President Anwar Sadat, accompanied by a large entourage arrived in Vienna on Friday (7 July) for talks with the Austrian Government and Israeli Labour Party leader Mr.
GV: Sadat down steps of aircraft and greeted by West German officials with heavy security in evidence. (3 shots)
GV: Perez walking through airport building with officials.
GV: camera men and press.
SV: Perez speaking to press.
PEREZ: "To start with they are incomplete, I mean there is a description what Israel should do, but there is no mention what will Egypt do in return: There is nothing practically being said about peace, normalisation, the nature of relationship even if Israel would accept all the Egyptians proposals (indistinct) I do not believe you can turn the time back on Jerusalem. Jerusalem is the only place which became part and parcel of the state of Israel and while I am sure that the government of Israel will be ready to discuss any guarantee to make their sacred place open and accessible to all parties but the fact that Jerusalem is one city under Israeli sovereignty is an established fact."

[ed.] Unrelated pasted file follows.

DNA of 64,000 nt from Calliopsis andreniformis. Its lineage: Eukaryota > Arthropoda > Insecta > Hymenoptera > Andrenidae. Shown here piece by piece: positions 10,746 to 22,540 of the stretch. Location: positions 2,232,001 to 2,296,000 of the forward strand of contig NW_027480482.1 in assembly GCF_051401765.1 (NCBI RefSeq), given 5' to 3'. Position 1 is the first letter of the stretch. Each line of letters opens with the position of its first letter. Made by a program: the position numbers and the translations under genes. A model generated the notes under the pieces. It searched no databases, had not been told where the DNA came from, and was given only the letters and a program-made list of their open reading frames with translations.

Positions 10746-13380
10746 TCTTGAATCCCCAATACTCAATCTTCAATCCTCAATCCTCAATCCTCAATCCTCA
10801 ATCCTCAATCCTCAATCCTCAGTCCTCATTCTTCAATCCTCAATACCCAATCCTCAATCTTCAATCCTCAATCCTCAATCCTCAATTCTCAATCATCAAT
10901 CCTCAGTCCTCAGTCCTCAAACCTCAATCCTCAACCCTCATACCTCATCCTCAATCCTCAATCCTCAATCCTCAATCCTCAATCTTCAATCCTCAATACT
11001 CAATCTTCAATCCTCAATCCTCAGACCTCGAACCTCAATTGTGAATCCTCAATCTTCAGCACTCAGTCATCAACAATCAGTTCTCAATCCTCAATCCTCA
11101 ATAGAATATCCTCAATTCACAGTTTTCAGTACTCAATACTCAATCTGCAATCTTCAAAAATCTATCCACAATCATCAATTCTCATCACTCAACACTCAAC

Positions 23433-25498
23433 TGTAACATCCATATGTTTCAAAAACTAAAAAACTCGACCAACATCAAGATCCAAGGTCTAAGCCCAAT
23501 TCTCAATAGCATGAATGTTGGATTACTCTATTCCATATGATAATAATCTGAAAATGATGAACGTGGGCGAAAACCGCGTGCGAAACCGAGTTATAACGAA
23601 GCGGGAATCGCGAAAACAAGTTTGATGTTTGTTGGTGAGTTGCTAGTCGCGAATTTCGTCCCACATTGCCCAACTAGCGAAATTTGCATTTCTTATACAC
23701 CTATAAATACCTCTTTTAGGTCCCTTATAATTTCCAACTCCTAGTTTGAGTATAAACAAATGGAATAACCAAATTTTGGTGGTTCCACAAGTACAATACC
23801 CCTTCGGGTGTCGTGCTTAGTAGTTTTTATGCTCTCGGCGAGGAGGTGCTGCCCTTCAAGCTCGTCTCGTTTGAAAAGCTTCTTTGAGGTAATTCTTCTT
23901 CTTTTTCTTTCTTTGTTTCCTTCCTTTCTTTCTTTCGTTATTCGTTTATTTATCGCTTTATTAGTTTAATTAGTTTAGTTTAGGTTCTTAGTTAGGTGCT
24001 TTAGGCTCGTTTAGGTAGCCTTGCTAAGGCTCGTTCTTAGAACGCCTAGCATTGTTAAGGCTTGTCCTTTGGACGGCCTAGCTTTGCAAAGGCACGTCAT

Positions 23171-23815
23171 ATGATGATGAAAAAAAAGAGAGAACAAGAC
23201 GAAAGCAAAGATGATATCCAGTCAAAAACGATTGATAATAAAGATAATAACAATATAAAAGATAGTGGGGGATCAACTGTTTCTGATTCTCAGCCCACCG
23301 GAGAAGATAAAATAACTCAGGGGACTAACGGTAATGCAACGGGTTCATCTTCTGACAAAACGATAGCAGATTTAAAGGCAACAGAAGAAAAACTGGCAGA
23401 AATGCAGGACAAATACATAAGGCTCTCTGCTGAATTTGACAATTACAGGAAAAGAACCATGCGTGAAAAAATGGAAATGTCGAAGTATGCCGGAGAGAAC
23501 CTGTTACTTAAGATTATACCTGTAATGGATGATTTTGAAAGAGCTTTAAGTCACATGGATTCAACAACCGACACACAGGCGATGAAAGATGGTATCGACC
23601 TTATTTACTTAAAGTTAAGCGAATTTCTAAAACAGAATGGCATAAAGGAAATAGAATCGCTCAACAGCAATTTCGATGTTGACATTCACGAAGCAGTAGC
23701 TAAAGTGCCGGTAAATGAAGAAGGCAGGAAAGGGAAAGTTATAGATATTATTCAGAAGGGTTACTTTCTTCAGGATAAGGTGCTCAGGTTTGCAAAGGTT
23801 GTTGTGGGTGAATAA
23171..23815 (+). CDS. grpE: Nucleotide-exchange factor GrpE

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Background: President Anwar Sadat, accompanied by a large entourage arrived in Vienna on Friday (7 July) for talks with the Austrian Government and Israeli Labour Party leader Mr. Shimon Peres. Mr. Perez who said he is not negotiating for the Israeli Government, described the weekend meeting as an "exchange of views" which could awaken hopes of a Middle East settlement.
SYNOPSIS: President Sadat began his visit by adding fuel to reports that he would meet President Carter, who is due in West Germany at the end of next week. Mr. Sadat was due to leave on Thursday, the day before Mr. Carter arrives, but he has now decided to stay until Friday. But Mr. Sadat said he had no plans to meet the American leader. There was tight security as he arrived at the airport. It is Mr. Sadat's second visit to Austria this year, and his second meeting with Mr. Perez. Both meetings were organised by the Austrian Chancellor Bruno Kreisky.
Mr. Perez has been supported by the Austrian leadership who think his government would be more flexible than that of Mr. Begin. When he arrived, Mr. Perez was asked if Israel had plans to change the status of Jerusalem.